Steven W. Tompkins, a member of the Suffolk County Sheriff’s Department since 2002, was appointed to serve as the Sheriff of Suffolk County on January 22nd, 2013 by the then Governor of Massachusetts, Deval Patrick.
As the Sheriff of Suffolk County, Tompkins manages all operations at the Suffolk County House of Correction, the Nashua Street Jail and the Civil Process Division. In addition to providing care, custody and rehabilitative support for inmates and pre–trial detainees, Tompkins also oversees a management, security and administrative staff of over 1,000.
As the former Chief of External Affairs for the Department, Sheriff Tompkins supervised his own division and was a member of his predecessor’s nine-person Executive Team, which was responsible for the day-to-day management of all Sheriff’s Department operations. As the Chief of External Affairs he established sustainable partnerships with municipal agencies, neighborhood organizations, civic associations, local businesses, and crime watch groups to increase community engagement in deterring youth crime and improving reentry programs. Sheriff Tompkins created the innovative “Common Ground Institute,” a vocational training and re–entry program that teaches marketable vocation skills in a classroom setting and allows inmates to hone those skills by renovating public lands and facilities throughout Suffolk County. One of CGI’s most unique features is its job placement component for graduates with employers who hire with full knowledge of the offender’s criminal history.
His work also focused on youth violence and crime prevention. He created the “Choice Program” which sends trained officers into the schools of Boston, Chelsea, Winthrop, and Revere to deliver on the program’s mission of helping young people to make positive choices for future success while reinforcing the theme of respect for oneself and for others around them. Officers speak with students about a variety of topics specific to today’s youths including the dangers of drug use and gang involvement, as well as the consequences of criminal activity. Students are also educated about the role of government and good citizenship.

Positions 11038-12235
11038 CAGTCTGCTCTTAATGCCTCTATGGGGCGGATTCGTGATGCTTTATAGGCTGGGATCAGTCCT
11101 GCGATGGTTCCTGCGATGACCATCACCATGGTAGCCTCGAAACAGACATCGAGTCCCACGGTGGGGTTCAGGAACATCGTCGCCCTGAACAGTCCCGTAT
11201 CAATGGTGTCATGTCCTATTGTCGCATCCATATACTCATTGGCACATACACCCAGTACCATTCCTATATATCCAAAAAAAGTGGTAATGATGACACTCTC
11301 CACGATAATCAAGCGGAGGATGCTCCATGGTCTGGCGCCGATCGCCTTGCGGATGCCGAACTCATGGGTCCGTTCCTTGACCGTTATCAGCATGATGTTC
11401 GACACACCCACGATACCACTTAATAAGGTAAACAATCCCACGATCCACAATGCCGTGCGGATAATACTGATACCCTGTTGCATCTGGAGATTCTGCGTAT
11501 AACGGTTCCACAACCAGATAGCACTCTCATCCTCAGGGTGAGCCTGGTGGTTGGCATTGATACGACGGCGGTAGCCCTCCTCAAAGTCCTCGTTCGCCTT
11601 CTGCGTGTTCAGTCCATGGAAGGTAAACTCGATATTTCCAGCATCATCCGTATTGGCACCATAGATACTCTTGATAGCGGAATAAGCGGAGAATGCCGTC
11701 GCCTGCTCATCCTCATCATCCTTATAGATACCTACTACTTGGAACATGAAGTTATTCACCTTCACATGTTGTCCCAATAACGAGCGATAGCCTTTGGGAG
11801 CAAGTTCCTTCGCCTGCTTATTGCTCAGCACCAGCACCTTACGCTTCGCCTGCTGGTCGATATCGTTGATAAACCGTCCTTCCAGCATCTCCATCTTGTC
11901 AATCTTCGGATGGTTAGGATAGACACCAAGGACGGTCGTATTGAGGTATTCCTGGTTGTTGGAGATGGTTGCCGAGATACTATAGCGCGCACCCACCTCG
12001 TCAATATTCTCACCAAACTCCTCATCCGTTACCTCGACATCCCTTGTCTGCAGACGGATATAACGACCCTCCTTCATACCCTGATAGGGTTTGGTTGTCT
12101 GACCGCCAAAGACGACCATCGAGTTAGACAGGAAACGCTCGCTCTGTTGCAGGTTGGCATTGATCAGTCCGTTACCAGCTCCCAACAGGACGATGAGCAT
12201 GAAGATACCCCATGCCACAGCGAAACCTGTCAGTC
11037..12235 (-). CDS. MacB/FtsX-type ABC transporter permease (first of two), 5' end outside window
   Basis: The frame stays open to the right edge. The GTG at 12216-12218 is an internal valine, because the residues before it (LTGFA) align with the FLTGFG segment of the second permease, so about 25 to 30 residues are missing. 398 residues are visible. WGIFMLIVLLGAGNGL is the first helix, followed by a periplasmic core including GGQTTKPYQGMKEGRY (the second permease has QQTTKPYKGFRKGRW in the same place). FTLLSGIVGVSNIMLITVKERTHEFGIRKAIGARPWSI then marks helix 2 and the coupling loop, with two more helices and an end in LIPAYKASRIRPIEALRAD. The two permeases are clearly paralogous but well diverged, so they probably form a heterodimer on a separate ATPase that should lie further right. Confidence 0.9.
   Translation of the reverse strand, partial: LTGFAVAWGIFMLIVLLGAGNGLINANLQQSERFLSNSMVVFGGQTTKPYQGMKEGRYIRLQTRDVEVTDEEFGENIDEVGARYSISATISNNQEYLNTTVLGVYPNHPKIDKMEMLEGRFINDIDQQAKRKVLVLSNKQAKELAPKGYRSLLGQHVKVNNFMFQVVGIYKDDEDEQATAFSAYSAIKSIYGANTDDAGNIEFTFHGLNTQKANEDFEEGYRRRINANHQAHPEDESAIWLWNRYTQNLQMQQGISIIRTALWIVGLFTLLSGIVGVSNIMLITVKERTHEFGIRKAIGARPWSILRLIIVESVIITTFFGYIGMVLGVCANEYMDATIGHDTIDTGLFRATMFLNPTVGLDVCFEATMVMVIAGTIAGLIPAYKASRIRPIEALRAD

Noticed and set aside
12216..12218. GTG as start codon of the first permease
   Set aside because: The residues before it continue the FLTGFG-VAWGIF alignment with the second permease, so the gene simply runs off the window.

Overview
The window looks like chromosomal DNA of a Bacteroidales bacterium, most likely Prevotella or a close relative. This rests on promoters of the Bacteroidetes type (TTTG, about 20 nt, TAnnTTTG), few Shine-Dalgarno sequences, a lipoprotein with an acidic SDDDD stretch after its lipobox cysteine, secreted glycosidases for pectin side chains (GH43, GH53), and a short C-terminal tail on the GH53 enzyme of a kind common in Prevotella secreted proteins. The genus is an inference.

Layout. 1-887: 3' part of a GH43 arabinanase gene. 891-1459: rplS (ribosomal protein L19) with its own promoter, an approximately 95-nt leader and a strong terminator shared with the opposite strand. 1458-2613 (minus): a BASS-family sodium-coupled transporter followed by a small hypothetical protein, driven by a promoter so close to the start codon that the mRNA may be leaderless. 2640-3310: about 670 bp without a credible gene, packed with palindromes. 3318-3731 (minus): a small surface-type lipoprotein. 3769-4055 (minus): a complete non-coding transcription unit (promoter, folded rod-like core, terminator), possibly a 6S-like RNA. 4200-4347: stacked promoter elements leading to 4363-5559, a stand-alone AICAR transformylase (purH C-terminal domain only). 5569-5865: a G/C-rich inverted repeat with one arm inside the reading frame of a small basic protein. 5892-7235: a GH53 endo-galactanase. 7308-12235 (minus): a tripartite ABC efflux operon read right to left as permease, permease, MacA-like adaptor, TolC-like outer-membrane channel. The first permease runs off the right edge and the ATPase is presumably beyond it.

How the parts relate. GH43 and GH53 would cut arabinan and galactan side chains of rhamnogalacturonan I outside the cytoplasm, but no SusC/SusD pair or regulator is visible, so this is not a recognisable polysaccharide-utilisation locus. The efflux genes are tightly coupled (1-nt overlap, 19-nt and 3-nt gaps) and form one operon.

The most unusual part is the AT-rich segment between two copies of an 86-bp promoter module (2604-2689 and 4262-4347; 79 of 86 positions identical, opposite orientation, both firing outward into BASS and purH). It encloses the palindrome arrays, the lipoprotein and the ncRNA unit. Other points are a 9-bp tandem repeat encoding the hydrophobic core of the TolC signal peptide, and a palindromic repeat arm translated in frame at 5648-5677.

He also oversaw the popular “JailBrake,” a program that directly targets youth at risk for involvement in the criminal justice system. JailBrake is designed to help reduce the rise in violent acts committed by adolescents in Suffolk County and to curtail the increase in the number of young people being incarcerated by emphasizing the realities of imprisonment including: lack of control, lack of privacy, and responsibility for one’s own actions.
Before assuming his post at the Sheriff’s Department, Chief Tompkins served as the Director of Marketing and Public Affairs for the Dimock Community Health Center and served for ten years at AT&T Cable, prior to its purchase by Comcast Cablevision, where he produced scores of television programs, and industrial packages and public service announcements for nonprofit organizations and politicians. While at AT&T, he also served as a member of the communications cadre for the Federal Emergency Management Agency (FEMA) where he was a field producer for the agency’s internal television network and press liaison for FEMA’s New England Region.